A section of the scientists and farmer organisations on Friday hailed the Supreme Court's move to refuse an interim ban on field trial of Genetic Modified (GM) crops.
The Supreme Court refused to impose an interim ban on GM field trials despite the court-appointed expert committee recommending the ban. The Court also modified the composition of the committee by including one more member.
There was long discussion on naming a new member, and ultimately the choice fell on RS Paroda, an agricultural expert. The final report will be submitted after six weeks.
Sudhir Panwar, chairman of the Kisan Jagrit Manch, said that this (the order) would not only provide thorough probe on the issues involved in the safety concerns of GM Crops through trials but usefulness of this technology in the augmentation of agriculture production without the use of deadly insecticides and pesticides.
I S Dua, Professor Emeritus & Former Chairman, Department of Botany, Punjab University welcomed the inclusion of an agriculture science expert in the newly constituted technical committee.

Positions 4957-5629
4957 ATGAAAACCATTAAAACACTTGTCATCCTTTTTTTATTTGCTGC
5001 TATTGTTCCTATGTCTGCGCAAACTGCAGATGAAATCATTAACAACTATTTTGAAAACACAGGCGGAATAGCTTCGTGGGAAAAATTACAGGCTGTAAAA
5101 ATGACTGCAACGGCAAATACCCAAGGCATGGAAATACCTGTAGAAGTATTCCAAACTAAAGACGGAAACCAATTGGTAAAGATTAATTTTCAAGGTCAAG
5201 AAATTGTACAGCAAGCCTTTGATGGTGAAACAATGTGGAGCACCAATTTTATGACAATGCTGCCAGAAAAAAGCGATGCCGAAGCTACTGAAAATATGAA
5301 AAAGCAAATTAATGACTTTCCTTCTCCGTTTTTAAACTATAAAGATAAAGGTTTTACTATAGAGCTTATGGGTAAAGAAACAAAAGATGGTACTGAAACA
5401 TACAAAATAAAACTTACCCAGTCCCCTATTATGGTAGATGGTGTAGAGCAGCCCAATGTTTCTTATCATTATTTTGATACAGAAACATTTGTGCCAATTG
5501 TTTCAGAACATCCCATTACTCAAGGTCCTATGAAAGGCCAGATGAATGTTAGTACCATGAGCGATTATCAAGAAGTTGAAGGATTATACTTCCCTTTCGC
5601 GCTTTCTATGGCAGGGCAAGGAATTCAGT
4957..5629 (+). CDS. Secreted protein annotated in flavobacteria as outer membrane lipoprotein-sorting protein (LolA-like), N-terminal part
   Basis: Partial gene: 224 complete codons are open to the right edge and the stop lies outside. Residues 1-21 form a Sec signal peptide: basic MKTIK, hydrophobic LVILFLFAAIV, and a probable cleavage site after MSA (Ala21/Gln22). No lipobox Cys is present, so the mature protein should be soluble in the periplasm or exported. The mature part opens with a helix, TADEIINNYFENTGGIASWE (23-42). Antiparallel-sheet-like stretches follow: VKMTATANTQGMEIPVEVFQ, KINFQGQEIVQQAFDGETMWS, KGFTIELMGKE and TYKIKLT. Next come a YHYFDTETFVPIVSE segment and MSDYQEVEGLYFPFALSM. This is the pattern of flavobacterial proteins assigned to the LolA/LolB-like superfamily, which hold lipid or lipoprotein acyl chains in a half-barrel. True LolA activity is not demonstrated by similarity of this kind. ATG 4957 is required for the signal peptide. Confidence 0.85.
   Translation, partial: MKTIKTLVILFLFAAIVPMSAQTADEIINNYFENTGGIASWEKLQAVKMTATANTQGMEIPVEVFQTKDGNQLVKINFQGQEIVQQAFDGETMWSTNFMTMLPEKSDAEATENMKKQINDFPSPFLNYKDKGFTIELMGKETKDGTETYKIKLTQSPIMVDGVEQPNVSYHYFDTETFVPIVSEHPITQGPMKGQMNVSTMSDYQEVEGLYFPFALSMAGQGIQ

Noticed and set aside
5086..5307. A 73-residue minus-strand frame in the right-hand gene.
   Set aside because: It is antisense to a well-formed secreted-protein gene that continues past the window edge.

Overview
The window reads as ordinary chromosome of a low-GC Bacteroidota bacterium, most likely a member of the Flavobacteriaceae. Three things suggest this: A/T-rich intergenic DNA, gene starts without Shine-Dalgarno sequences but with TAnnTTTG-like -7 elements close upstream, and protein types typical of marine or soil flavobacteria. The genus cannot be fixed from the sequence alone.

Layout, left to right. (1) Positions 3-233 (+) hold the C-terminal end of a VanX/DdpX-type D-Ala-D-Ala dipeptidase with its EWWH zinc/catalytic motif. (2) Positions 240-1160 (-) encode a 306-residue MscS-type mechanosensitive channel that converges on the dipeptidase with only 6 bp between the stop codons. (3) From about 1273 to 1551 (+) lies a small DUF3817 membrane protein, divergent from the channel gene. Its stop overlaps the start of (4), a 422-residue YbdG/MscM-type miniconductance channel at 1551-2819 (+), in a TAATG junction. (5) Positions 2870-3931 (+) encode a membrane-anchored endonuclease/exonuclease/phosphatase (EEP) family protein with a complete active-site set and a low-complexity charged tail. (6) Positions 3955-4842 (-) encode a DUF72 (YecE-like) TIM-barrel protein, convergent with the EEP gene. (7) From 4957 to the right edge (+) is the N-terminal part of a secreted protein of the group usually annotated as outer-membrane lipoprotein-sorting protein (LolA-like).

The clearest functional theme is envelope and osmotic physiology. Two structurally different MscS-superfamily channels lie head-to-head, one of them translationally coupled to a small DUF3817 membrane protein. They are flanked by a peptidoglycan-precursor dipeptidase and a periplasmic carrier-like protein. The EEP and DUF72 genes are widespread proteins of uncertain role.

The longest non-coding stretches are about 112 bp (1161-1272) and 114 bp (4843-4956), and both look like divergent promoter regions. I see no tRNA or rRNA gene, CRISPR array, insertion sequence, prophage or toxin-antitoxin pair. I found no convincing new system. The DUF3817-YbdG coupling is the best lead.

He also expressed the hope that the new committee will deliver its recommendations by keeping in mind the needs of the country and countrymen. This way, benefits of science and technology will be made available to the Indian farmer.
Karnail Singh, President of Naujawan Kisan Club, Punjab said farmers in India must have access to latest farm technologies in these times of climate change and erratic weather. Everything should be done to provide that.
Attorney General G E Vahanvati, US corporation Monsanto and certain associations opposed the interim finding of the present committee which had recommended a ban on field trials of GM crops until a credible regulatory system was put in place. It also called for a 10-year moratorium on field trials of Bt food crops.
The government submitted before a bench headed by Justice Swatanter Kumar that suspending trials on GM food will have serious consequences.
India will not be able to meet the millennium development goals. A ten-year moratorium will have a cascading effect in all aspects of food security and other aspects of human life in the country. India will be set back by decades, the Attorney General said.
On the other hand, Aruna Rodrigues and Gene Campaign, who have filed public interest litigations ( PILs) and represented by counsel Prashant Bhushan, reiterated their fear that the open field trials will have irreversible impact on the environment and people's health.